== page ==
Lady Jaguars Learn Academics and Playing Basketball Go Hand-in-Hand

The 2008 Stephenson Lady Jaguars Class 5A state champions had an amazing 10 players offered athletic scholarships. (Photo by Mark Brock)

The 2008 Stephenson Lady Jaguars Class 5A state champions had an amazing 10 players offered athletic scholarships. (Photo by Mark Brock)

Stephenson High School head girls’ basketball coach Dennis Watkins is a three-time state championship coach that has developed his athletes on the court and in the class room.

The state titles are great for the trophy case, but Watkins is probably more proud of his athletes’ academic accomplishments during his 22 seasons at the helm of the Stephenson program.

Two of his state title teams (2008 and 2015) had 10 players from each team offered basketball scholarships as their high school careers came to a close.

“Developing great basketball players is a key to longevity in the coaching world, but our job is so much more,” said Watkins. “We want to develop people who can go out into the world as good people and have the opportunity to advance themselves and be a positive influence as well.”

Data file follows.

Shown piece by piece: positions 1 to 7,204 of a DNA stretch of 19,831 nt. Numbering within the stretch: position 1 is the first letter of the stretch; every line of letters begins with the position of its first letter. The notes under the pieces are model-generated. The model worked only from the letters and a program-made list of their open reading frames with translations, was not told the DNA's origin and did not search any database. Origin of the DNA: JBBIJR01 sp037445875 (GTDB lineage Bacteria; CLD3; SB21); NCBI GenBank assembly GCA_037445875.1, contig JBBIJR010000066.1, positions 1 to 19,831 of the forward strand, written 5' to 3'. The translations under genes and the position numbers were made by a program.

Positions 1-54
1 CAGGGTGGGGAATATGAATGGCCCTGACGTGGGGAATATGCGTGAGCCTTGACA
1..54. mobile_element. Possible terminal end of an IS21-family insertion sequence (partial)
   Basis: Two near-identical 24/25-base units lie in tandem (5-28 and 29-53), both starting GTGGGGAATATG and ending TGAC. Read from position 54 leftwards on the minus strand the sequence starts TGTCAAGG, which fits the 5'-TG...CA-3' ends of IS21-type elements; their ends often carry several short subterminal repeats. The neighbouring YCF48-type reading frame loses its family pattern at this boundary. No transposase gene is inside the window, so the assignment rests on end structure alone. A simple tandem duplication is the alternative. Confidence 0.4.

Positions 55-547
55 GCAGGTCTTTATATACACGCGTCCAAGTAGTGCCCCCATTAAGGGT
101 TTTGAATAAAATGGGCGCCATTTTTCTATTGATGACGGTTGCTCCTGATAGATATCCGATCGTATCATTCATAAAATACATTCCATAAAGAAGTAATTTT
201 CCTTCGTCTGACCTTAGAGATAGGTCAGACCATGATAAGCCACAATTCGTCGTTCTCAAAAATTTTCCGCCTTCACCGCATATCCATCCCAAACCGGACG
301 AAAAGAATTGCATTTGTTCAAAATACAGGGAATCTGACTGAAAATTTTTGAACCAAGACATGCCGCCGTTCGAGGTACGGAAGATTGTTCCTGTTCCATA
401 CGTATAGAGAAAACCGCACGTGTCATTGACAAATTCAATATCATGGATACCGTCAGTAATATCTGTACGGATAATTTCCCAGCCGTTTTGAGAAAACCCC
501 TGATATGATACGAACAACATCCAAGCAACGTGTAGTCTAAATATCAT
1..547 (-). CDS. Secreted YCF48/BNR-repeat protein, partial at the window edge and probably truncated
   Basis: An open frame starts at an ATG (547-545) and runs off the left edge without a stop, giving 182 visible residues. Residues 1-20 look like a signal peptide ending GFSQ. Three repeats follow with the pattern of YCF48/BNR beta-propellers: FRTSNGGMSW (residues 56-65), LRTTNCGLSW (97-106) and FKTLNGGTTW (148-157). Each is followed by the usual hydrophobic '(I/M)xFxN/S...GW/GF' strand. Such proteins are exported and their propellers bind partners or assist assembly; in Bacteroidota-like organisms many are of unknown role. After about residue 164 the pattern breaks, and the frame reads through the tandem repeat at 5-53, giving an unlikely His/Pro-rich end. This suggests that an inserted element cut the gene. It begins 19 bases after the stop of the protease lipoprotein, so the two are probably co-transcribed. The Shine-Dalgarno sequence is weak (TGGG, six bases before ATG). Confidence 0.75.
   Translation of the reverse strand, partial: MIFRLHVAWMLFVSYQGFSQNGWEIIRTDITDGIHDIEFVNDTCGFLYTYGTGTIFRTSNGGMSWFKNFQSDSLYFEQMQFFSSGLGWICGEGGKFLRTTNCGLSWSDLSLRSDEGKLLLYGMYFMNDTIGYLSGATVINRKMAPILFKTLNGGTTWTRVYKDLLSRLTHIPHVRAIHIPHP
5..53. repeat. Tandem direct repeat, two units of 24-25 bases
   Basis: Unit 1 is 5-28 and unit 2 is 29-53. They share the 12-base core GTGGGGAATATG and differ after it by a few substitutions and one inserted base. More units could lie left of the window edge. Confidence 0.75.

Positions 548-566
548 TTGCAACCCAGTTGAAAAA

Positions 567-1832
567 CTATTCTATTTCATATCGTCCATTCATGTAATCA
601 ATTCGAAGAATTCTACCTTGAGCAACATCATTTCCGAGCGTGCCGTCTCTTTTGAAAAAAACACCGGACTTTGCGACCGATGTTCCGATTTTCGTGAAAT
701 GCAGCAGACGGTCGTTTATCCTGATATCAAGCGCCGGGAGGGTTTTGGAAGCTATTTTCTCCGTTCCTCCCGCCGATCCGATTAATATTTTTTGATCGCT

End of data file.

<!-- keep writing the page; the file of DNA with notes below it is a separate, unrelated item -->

Stressing academics as part of being on the team has been at the root of Watkins’ success over the years with two players being named valedictorian and one salutatorian at Stephenson under the oversight of Watkins and his staff. Watkins has accumulated a 479-163 record as the team heads into the final two weeks of the 2020 regular season.

“We require our players to attend our study table if they have less than a 3.5 grade-point-average,” Watkins stated. “If not, they can get their teachers to tutor them.”

During Watkins time at Stephenson he has only lost two players to academic ineligibility.

The dedication to academics and discipline has turned into more than 50 basketball scholarship opportunities for students who played for Watkins as well as numerous academic rides to further their education and playing careers.

The 2008 Class 5A state championship team went 29-3 and 10 players were offered basketball/academic scholarships at various schools around the country.

Prittany White went to the Air Force Academy and has risen to the rank of Captain. (Courtesy photo)

Prittany White went to the Air Force Academy and has risen to the rank of Captain. (Courtesy photo)